Major Robert Gaines, a latter-day voyager just returned from an adventure. Submitted to you without any recommendations as to belief or disbelief. You can accept or reject; you pays your money and you takes your choice. But credulous or incredulous, don’t bother to ask anyone for proof that it could happen. The obligation is a reverse challenge: prove that it couldn’t. This happens to be the Twilight Zone.
114) I Dream of Genie
Mr. George P. Hanley. Former vocation: jerk. Present vocation: genie. George P. Hanley, a most ordinary man whom life treated without deference, honor or success, but a man wise enough to decide on a most extraordinary wish that makes him the contented, permanent master of his own altruistic Twilight Zone.
115) The New Exhibit
The new exhibit became very popular at Marchand’s, but of all the figures none was ever regarded with more dread than that of Martin Lombard Senescu. It was something about the eyes, people said. It’s the look that one often gets after taking a quick walk through the Twilight Zone.
116) Of Late I Think of Cliffordville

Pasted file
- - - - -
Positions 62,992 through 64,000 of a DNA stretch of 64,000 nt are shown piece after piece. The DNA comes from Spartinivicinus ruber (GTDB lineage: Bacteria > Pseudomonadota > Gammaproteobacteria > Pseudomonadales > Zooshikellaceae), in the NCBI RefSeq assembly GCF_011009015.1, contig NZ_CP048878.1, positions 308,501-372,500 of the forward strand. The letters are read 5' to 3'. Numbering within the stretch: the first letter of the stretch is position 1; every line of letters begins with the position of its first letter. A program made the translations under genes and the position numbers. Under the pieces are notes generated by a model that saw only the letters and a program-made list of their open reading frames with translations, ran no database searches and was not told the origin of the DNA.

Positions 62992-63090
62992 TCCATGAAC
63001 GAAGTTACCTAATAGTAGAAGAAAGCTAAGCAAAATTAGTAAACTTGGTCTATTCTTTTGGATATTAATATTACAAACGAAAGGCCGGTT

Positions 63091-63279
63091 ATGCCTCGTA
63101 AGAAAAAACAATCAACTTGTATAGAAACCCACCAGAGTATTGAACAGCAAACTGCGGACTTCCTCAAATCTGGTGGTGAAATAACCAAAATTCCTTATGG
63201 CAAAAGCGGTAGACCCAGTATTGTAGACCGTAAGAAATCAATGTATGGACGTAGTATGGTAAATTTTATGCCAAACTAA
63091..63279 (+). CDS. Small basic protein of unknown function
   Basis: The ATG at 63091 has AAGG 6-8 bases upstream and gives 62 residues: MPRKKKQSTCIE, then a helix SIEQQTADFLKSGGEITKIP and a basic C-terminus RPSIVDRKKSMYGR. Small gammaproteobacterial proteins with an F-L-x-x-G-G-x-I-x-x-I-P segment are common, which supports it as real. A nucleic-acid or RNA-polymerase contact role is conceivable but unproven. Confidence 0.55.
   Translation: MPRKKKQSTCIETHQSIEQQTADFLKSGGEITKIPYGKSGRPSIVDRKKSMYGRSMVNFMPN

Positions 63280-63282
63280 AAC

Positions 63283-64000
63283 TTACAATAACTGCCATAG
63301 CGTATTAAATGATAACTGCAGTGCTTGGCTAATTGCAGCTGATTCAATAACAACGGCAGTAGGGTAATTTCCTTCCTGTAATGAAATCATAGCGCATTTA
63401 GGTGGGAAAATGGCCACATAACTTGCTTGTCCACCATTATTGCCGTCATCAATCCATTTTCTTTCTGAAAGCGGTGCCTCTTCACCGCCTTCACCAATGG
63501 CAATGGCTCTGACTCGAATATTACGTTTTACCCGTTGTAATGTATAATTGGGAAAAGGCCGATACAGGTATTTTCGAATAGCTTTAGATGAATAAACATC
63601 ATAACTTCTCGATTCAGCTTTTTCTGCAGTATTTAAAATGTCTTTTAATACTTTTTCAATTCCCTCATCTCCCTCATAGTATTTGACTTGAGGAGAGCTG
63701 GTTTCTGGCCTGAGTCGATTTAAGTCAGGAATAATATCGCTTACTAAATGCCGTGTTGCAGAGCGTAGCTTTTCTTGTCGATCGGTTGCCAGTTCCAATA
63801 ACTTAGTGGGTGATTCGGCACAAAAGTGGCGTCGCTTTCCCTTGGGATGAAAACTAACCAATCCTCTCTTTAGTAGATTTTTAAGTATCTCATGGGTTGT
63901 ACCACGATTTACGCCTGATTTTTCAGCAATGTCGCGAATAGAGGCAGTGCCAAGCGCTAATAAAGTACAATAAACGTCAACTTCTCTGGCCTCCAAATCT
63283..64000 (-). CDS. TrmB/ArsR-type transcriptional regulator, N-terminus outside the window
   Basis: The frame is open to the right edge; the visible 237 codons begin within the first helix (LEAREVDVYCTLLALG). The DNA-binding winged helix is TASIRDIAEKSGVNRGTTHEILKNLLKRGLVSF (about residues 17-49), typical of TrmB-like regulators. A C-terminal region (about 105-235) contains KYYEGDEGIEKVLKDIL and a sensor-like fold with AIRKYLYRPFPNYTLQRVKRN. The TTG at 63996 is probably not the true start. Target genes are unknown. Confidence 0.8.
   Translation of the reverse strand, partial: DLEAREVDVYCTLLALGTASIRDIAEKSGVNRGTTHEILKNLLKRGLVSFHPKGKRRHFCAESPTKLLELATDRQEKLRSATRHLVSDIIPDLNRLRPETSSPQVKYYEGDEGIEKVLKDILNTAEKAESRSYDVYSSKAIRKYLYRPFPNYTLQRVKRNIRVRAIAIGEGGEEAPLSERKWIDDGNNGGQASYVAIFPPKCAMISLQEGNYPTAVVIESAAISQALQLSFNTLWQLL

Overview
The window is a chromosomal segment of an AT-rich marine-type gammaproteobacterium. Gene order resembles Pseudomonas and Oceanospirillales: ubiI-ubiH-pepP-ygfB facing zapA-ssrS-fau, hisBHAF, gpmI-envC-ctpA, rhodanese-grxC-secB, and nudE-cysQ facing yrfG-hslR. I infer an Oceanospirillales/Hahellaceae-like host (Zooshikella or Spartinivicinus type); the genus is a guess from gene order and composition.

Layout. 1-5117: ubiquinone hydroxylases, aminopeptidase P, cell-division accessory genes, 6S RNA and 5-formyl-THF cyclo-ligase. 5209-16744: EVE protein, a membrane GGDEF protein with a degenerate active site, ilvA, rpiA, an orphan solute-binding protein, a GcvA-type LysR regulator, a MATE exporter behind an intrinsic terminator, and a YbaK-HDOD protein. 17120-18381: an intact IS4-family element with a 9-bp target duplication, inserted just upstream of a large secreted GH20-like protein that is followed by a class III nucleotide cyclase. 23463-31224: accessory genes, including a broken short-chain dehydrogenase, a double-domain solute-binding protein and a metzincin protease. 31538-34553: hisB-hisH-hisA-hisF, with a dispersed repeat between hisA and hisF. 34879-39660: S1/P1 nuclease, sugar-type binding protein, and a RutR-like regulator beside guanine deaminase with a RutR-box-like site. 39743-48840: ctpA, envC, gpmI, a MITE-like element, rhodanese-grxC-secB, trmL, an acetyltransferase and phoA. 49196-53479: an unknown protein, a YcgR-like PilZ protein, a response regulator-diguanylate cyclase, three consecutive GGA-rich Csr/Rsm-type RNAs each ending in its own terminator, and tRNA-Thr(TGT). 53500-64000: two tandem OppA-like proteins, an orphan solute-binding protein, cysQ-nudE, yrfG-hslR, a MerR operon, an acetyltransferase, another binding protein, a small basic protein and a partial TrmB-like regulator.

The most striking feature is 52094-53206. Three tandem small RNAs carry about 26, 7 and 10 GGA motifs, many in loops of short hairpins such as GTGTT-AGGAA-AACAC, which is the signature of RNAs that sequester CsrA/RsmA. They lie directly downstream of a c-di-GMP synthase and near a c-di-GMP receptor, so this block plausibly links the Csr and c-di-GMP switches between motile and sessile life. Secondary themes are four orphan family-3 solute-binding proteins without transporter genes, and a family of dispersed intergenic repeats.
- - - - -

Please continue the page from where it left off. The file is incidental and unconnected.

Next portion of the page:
Mr. William J. Feathersmith, tycoon, who tried the track one more time and found it muddier than he remembered, proving with at least a degree of conclusiveness that nice guys don’t always finish last, and some people should quit when they’re ahead. Tonight’s tale of iron men and irony, delivered f.o.b. from the Twilight Zone.
117) The Incredible World of Horace Ford
Exit Mr. and Mrs. Horace Ford, who have lived through a bizarre moment not to be calibrated on normal clocks or watches. Time has passed, to be sure, but it’s the special time in the special place known as the Twilight Zone.
118) On Thursday We Leave for Home
William Benteen, who had prerogatives: he could lead, he could direct, dictate, judge, legislate. It became a habit, then a pattern and finally a necessity. William Benteen, once a god, now a population of one.
119) Passage on the Lady Anne